• When introducing elements of various embodiments of the present disclosure, the articles “a,” “an,” and “the” are intended to mean that there are one or more of the elements. The terms “comprising,” “including,” and “having” are intended to be inclusive and mean that there may be additional elements other than the listed elements. Additionally, it should be understood that references to “one embodiment” or “an embodiment” of the present disclosure are not intended to be interpreted as excluding the existence of additional embodiments that also incorporate the recited features.
  • The disclosure is generally directed to interfaces for specifying or manipulating a build order of objects on a slide of a slideshow presentation. In one implementation, a graphical interface is provide by which a user may select an object or group of objects in a build and reorder those objects within the build while simultaneously (i.e., as part of the same step or operation) changing or setting one or more properties, such as a start condition, of the objects being moved. Such an approach is in contrast to approaches where separate operations are performed to change the build order and to change one or more build properties of the objects, such as the trigger that invokes a build action to be performed when the slide is displayed.
  • A variety of suitable electronic devices may employ the techniques described herein when executing or interacting with a presentation application. FIG. 1, for example, is a block diagram depicting various components that may be present in a suitable electronic device 10 that may be used in the implementation of the present approaches. FIGS. 2, 3, and 4 illustrate example embodiments of the electronic device 10, depicting a handheld electronic device, a tablet computing device, and a notebook computer, respectively.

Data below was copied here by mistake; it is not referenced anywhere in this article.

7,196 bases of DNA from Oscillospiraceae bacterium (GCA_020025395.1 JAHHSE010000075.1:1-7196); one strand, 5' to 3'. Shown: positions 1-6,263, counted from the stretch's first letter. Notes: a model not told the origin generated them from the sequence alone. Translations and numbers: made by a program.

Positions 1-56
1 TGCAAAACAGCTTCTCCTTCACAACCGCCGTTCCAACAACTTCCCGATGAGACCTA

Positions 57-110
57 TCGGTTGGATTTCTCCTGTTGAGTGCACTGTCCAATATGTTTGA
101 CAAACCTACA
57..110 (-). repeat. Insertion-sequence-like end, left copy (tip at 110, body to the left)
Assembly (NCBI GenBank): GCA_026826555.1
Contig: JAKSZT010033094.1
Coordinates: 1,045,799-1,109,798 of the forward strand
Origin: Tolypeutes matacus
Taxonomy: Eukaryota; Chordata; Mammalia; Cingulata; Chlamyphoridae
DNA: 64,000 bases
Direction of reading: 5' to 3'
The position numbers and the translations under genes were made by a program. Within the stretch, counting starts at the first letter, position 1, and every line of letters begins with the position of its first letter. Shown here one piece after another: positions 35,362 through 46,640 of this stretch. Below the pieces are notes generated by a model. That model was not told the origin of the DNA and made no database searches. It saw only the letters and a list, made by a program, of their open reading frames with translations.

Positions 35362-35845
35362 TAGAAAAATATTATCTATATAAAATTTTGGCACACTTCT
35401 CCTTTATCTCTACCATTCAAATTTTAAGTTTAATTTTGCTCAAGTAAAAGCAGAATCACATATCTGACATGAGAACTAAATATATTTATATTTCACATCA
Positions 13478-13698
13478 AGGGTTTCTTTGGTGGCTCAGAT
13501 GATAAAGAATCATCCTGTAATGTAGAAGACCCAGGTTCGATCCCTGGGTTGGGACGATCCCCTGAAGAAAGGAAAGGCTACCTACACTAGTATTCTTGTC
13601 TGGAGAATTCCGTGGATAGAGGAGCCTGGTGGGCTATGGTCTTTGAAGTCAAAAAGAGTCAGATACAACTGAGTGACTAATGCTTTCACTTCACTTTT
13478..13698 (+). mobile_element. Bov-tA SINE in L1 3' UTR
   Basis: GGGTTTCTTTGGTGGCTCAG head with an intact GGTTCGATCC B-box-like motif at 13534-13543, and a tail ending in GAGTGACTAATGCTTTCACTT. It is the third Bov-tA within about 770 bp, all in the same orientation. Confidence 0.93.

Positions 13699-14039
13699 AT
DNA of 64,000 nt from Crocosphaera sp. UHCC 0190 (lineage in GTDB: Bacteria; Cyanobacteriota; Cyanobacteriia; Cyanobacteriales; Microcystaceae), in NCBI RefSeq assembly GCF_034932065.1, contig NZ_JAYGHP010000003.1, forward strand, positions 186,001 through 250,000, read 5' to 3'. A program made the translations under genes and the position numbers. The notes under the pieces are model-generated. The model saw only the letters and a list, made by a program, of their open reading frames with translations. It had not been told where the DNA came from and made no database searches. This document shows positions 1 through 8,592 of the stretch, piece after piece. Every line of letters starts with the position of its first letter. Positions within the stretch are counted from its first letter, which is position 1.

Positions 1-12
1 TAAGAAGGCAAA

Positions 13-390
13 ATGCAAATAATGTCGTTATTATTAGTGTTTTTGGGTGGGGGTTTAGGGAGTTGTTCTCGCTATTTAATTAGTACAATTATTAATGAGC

• Turning first to FIG. 1, the electronic device 10 may include, among other things, a display 12, input structures 14, input/output (I/O) ports 16, one or more processor(s) 18, memory 20, nonvolatile storage 22, a network interface 24, and a power source 26. The various functional blocks shown in FIG. 1 may include hardware elements (including circuitry), software elements (including computer code stored on a non-transitory computer-readable medium) or a combination of both hardware and software elements. It should be noted that FIG. 1 is merely one example of a particular implementation and is intended to illustrate the types of components that may be present in the electronic device 10. Indeed, the various depicted components (e.g., the processor(s) 18) may be separate components, components of a single contained module (e.g., a system-on-a-chip device), or may be incorporated wholly or partially within any of the other elements within the electronic device 10. The components depicted in FIG. 1 may be embodied wholly or in part as machine-readable instructions (e.g., software or firmware), hardware, or any combination thereof.